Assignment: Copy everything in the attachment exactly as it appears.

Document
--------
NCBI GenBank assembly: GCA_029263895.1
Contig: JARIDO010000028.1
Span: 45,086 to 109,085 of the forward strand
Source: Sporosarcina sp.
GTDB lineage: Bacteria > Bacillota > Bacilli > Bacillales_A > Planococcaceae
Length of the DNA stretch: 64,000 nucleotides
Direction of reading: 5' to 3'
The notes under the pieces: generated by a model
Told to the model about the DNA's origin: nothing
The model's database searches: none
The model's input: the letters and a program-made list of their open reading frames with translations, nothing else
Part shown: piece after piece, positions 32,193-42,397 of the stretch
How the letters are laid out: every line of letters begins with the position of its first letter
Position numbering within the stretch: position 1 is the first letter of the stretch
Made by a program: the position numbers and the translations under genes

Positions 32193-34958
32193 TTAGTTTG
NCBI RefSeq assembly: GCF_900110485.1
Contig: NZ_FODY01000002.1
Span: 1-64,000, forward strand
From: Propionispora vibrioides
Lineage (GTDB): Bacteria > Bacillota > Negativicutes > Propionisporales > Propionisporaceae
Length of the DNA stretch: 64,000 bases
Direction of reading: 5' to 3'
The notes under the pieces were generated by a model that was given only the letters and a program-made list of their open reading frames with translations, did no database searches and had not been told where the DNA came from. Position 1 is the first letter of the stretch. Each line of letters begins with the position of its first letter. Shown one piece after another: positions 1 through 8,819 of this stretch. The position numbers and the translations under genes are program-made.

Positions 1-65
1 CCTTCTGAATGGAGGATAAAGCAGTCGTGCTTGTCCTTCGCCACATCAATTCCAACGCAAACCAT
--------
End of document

NCBI GenBank assembly: GCA_029263895.1
Contig: JARIDO010000028.1
Span: 45,086 to 109,085 of the forward strand
Source: Sporosarcina sp.
GTDB lineage: Bacteria > Bacillota > Bacilli > Bacillales_A > Planococcaceae
Length of the DNA stretch: 64,000 nucleotides
Direction of reading: 5' to 3'
The notes under the pieces: generated by a model
Told to the model about the DNA's origin: nothing
The model's database searches: none
The model's input: the letters and a program-made list of their open reading frames with translations, nothing else
Part shown: piece after piece, positions 32,193-42,397 of the stretch
How the letters are laid out: every line of letters begins with the position of its first letter
Position numbering within the stretch: position 1 is the first letter of the stretch
Made by a program: the position numbers and the translations under genes

Positions 32193-34958
32193 TTAGTTTG
NCBI RefSeq assembly: GCF_900110485.1
Contig: NZ_FODY01000002.1
Span: 1-64,000, forward strand
From: Propionispora vibrioides
Lineage (GTDB): Bacteria > Bacillota > Negativicutes > Propionisporales > Propionisporaceae
Length of the DNA stretch: 64,000 bases
Direction of reading: 5' to 3'
The notes under the pieces were generated by a model that was given only the letters and a program-made list of their open reading frames with translations, did no database searches and had not been told where the DNA came from. Position 1 is the first letter of the stretch. Each line of letters begins with the position of its first letter. Shown one piece after another: positions 1 through 8,819 of this stretch. The position numbers and the translations under genes are program-made.

Positions 1-65
1 CCTTCTGAATGGAGGATAAAGCAGTCGTGCTTGTCCTTCGCCACATCAATTCCAACGCAAACCAT